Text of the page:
Nor do machines make real estate purchase or leasing decisions, though they can be invaluable in shortlisting options and are now extensively used to make functions like lease management and project maintenance more efficient.
As such, people who operate in the real estate domain cannot completely dispense with the human element at any level, from CEO to secretary.
Without a doubt, technology will play an increasingly prominent role in the corporate world and EAs will need to be among the earliest adopters of new efficiency-boosting technologies. While artificial intelligence will not eliminate their role entirely, they will definitely have to up-skill technologically to provide support in relatively more complex tasks.
Their efficiency in the fast-paced corporate world depends on their ability to use technology. They must either bring the right skill-sets to the table or have the benefit of relevant in-house training by their employers.
In the real estate consultancy business, the C-suite definitely uses technology extensively to keep track of schedules, monitor team performance, and to match clients' requirements to databases of real estate options. Technology has made things a lot simpler for those who know how to leverage it, and every progressive company with long-term plans must adopt the right technological solutions to improve their business.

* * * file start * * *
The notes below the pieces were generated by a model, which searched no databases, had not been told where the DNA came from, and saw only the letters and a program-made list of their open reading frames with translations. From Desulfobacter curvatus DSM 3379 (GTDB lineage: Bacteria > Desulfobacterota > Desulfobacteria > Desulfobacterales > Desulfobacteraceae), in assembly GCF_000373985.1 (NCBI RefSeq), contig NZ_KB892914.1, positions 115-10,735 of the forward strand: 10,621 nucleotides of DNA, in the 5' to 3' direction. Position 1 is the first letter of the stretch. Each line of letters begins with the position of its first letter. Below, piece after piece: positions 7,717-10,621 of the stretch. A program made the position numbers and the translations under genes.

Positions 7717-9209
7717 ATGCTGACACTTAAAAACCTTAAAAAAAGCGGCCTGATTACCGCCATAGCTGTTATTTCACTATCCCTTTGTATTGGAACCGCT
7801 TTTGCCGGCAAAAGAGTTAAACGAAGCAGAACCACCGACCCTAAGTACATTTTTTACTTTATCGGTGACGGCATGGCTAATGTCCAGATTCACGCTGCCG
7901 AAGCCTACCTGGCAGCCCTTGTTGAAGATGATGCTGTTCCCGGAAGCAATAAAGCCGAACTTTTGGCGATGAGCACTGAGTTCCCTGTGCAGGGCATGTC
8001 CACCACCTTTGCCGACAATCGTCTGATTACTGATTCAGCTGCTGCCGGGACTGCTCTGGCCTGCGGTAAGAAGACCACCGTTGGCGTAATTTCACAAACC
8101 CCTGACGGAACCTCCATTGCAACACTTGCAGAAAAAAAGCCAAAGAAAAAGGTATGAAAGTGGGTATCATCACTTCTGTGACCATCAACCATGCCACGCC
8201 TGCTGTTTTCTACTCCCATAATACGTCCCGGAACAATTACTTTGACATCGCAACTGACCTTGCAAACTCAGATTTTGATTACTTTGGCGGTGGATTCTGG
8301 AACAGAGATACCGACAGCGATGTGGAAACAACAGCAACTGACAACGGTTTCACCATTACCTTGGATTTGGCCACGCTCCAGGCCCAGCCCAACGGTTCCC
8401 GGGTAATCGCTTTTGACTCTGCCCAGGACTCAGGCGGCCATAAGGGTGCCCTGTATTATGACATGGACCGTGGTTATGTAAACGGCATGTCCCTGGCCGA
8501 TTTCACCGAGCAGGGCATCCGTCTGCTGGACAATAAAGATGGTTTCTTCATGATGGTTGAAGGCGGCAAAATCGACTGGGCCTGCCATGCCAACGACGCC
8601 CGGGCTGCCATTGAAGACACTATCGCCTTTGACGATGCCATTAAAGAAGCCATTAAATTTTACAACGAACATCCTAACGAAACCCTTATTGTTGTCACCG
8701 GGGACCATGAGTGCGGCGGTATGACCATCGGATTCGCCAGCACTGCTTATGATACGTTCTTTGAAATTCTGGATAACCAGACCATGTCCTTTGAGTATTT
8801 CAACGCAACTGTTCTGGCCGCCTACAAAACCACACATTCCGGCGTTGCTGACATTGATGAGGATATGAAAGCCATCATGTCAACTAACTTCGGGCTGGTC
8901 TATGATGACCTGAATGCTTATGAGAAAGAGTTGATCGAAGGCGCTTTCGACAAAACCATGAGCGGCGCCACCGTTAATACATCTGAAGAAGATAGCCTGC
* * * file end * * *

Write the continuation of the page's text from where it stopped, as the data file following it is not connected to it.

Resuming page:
However, except at certain lower levels of data entry, processing and query resolution based on standard rules and policies (which previously relied solely on people with the right skill-sets) technology is not going to replace people in the Indian real estate business - at least in the short-to-mid-term. Rather, it is giving rise to a more tech-savvy workforce.
The Bottom Line
An EA without the adequate technological accomplishment is quite unthinkable today – but equally unthinkable is a scenario where artificial intelligence is used for tasks which only intelligent humans can perform. Perhaps this will change in the future, but hopefully not in my active career.
As the HR head of a Pan India real estate corporate, I definitely deal with databases and various technology solutions which help me and my team manage them. Technology has been a gamechanger when it comes to finding the right people, conducting background checks, compensation benchmarking, performance management, employee engagement, talent mobility and the like.
However, at the end of the day, we’re still looking for the best people to use the best technologies. Also, while I admire technology and use it a lot, I like people a lot more.
Sukhdeep Aurora, Chief People Officer, ANAROCK Property Consultants